?Esdilagh First Nation Chief Victor Roy Stump will sign a memorandum of understanding with the B.C. Conservation Service June 15, in an effort to work with the province to protect the declining moose population. Contributed photo

Cariboo First Nation signs landmark moose hunt agreement with Conservation Officer Service

The agreement means members will adhere to Wildlife Act restrictions on moose hunting in the region

Heading into the forest in his traditional First Nations territory both west and east of the Fraser River south of Quesnel, ?Esdilagh First Nation (Alexandria) band manager Chad Stump says there is a noticeable lack of moose.

The Cariboo First Nation is worried about the drastically declining population due to hunting and the effects of wildfires. This is why ?Esdilagh has reached out to the British Columbia Conservation Officer Service (COS), and will sign a memorandum of understanding (MOU) with the law enforcement body on Friday (June 15), which will put ?Esdilagh members under the COS’ jurisdiction when it comes to hunting moose.

“We are signing on with the Conservation Office to help benefit population growth. That’s our ultimate goal,” says Stump.

?Esdilagh First Nation is foregoing its legal right to hunt moose in an effort to save the troubled population and pressure the government to ban the fall hunt.

On June 15, Chief Victor Roy Stump will sign the MOU in ?Esdilagh’s community on the west side of the Fraser River. Also in attendance will be Tsilhqot’in National Government’s stewardship manager Luke Doxtator, and representatives from the COS including Chief Conservation Officer Doug Forsdick, and Sgt Andy Mackay and Insp. for the Thompson-Cariboo region COS Len Butler, who have both been involved in many of the discussions with the band.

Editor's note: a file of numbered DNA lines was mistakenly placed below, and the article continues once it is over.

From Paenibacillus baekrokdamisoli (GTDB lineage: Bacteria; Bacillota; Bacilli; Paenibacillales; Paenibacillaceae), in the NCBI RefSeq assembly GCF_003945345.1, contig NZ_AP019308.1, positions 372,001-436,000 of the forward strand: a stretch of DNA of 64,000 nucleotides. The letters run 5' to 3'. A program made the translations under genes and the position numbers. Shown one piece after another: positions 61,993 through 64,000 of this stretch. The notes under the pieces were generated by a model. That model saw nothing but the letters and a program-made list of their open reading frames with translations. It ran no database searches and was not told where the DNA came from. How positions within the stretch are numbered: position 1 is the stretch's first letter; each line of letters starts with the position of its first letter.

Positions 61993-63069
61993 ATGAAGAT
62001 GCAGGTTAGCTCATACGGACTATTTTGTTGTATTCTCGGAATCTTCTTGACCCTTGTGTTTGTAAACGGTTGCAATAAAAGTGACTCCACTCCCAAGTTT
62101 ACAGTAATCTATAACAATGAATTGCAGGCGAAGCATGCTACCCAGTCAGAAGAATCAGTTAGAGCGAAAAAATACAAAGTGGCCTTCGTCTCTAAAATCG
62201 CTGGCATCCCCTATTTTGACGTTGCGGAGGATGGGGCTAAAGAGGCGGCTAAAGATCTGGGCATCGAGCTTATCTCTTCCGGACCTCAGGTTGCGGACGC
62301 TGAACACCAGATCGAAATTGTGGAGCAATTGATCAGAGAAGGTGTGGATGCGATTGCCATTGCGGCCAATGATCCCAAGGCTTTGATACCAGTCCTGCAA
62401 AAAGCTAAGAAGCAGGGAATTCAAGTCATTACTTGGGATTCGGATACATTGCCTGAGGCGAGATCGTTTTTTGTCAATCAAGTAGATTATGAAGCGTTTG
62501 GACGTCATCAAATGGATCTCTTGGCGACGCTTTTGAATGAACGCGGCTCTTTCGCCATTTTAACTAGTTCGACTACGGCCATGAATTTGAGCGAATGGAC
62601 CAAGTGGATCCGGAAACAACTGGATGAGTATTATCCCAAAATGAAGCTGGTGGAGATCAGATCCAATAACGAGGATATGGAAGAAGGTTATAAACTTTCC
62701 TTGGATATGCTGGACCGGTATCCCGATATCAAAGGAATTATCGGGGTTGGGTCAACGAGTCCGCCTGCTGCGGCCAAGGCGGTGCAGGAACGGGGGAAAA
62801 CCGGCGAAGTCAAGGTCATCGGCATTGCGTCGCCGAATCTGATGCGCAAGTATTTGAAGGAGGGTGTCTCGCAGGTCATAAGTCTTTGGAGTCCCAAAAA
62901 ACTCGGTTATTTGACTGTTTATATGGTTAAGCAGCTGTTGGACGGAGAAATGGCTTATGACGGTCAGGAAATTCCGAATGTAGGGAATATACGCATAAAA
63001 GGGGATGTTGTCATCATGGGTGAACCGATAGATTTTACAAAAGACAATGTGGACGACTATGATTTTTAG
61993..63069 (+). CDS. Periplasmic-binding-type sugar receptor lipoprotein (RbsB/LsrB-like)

The agreement will stand for one year, after which it will be jointly reviewed.

B.C. First Nations have the constitutionally protected rights to hunt, fish and trap in a number of circumstances. First Nations are also exempted from the application of the provincial Wildlife Act in certain circumstances. But the MOU will change that for ?Esdilagh members.

The agreement will give the COS the ability to take punitive action under the provincial Wildlife Act should an ?Esdilagh First Nation member hunt cow moose. If a band member is found harvesting a cow moose, a COS investigation will occur, just as it would for non-First Nations hunters.

“We would then advise the band council, and there would be a decision whether we look at going through a restorative justice process, in which they would take on that process with the band member. We have found that to be very successful, and of course we are part of that process as the investigating officers,” explains Butler.

“If for some reason the band member did not want to go through that restorative justice process, we would take direction and go to a normal prosecution through the province.”

Band manager Stump says the MOU is a “landmark agreement,” but the First Nation is no stranger to banning moose harvesting for its own members. In 2017, the First Nation chose to ban cow and bull moose harvesting in ?Esdilagh territory for band members. Stump says the initiative was a success.

“Only one moose was harvested [in our territory], and it was not by our members. As First Nations people, we have the right to hunt moose. But due to the wildfires, the population is too small and declining. We decided to take it a step further, to work closely with the COS and their staff. By signing this MOU, we will have to follow the restrictions they put in place.”

“Between Sgt Andy Mackay and the band, they’ve done some great work,” says Butler.

“For the COS to work with the band is fantastic. At the end of the day, everyone is on the same page protecting the moose.”

?Esdilagh is the first of the six nations connected under the Tsilhqot’in National Government (TNG) to sign an agreement, and Stump hopes the others will follow suit.

“We imagine the rest of the nations will come on board, and they just need a leader. ?Esdilagh is leading, and we want no moose harvesting at all. We’ve had positive feedback from the other five bands,” he says.

“The number one step for us is stopping moose harvest for ?Esdilagh and leading the way for local First Nations, whether they be Carrier, Shuswap, Tsilhqot’in communities. We have to step up and say, ‘Enough is enough.’ We can’t keep hunting. That puts pressure back to the government, saying – ‘We cant keep giving out tags if the First Nations have stopped hunting.’ We have to take a stand for the moose population.”